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I wrote a code to handle an ISR triggered by UART input. I'm looking for 2 characters or more. I can handle extra characters and garbage values, but problem arises when I get less than 2 chars, specially when an empty string is sent to the atmel. The UART_receive() on the atmel gets stuck at: while ( !(UCSR0A & (1<<RXC0)) );

Is there any way I can break out of this? The code is posted below:

unsigned char USART_Receive_string(unsigned char *x, unsigned char size)
{
unsigned char i = 0;

if (size == 0) return 0;            // return 0 if no space

while (i < size - 1) {              // check space is available (including additional null char at end)
    unsigned char c;
    while ( !(UCSR0A & (1<<RXC0)) );  // wait for another char - WARNING this will wait forever if nothing is received
    c = UDR0;
    if (c == '\0') break;           // break on NULL character
    x[i] = c;                       // write into the supplied buffer
    i++;
}
x[i] = 0;                           // ensure string is null terminated

return i + 1;                       // return number of characters written
}

The actual ISR in question is posted below. It reads the value, sets a flag, and exits as soon as possible.

ISR(USART_RX_vect)
{
    len = USART_Receive_string(uart_string,4); //makes space for 2 character and "\0" 
    UART_flag = 1;
} 

The the buffer is set up in main()

unsigned char uart_string[20];
  • I don't see an ISR here. Your code is for UART Rx polling. Do you have a Uart RX ISR in parallel, which reads from UDR0? This may cause problems. Or is this function called inside the ISR? And hopefully your *x points to a reserved array big enough to hold your string. Otherwise you will overwrite other data in memory. – mic Dec 1 '14 at 8:24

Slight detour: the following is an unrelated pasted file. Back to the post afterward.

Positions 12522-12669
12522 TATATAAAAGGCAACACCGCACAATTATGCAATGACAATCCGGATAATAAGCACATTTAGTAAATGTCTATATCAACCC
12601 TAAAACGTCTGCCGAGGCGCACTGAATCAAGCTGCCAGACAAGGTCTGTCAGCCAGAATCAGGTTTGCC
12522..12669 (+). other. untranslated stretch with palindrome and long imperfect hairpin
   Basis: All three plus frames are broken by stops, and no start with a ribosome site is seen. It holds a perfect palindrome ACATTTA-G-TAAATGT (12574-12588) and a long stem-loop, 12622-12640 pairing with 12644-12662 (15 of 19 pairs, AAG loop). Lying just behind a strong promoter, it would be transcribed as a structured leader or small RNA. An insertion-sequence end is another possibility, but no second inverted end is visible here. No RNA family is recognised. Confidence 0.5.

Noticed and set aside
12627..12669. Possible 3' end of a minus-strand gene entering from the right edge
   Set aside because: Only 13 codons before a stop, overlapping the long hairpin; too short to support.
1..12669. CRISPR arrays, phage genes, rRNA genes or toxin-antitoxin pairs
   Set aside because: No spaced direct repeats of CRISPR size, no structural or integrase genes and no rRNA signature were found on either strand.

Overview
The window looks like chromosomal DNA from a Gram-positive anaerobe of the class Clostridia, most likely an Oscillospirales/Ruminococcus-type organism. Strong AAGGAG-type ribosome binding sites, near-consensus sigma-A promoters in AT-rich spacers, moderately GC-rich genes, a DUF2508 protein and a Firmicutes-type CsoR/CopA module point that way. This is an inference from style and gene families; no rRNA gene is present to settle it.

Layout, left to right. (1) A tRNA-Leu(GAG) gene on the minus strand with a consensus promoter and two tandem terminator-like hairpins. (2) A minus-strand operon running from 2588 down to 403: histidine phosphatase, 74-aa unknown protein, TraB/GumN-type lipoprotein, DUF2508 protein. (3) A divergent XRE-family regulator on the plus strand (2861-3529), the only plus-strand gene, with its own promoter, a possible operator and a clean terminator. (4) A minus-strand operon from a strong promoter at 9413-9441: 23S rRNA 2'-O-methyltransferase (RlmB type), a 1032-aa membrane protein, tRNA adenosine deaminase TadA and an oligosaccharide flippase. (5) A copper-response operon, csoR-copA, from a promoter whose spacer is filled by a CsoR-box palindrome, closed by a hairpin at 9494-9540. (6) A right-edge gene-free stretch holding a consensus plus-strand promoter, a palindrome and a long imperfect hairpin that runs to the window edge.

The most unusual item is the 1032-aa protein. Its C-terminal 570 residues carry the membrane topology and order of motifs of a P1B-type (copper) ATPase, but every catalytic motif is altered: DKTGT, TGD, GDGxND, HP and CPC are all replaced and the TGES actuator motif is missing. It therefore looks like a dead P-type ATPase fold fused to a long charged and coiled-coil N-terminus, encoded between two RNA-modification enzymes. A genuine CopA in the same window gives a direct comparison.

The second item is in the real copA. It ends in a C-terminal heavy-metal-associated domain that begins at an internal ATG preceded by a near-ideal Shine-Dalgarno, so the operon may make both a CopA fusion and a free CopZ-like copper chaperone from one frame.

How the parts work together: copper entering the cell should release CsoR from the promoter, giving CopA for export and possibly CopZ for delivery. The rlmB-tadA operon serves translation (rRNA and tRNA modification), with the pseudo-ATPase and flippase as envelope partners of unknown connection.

• Edited my question. Included the actual ISR now. – tsf144 Dec 1 '14 at 15:53
  • Just implement some timeout functionality, so the the while loop will break if no new data is transmitted withing the specified time. – Gerben Dec 1 '14 at 17:07
  • Do you know how can I do that? like put one of the timers into an ISR? Will it work if it's already stuck in this ISR? – tsf144 Dec 1 '14 at 17:19
  • 5
    Receiving multiple characters within an ISR is a big waste of time. Keep your ISR short. Interrupt when a char is received, get the single character and put it in a buffer, then exit the ISR. Let main() do the rest. – Tut Dec 1 '14 at 18:17
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As a fundamental principle of design you should not be expecting to receive multiple characters in the ISR.

The interrupt fires when a character has been received, so that is all your program should count on finding. You can if you really want to poll the UART when you are done reading the first character and see if another has arrived, but there would generally not be time for that to have happened and you definitely should not be waiting for it in the ISR. Rather, if the ultimate consuming code needs multiple characters, then that should hold off executing dependent code until multiple invocations of the ISR have resulted in the collection of the needed number of characters.

Things can get a little more complicated on parts with multi-stage UART FIFOs, but that is not the case here.

| improve this answer | |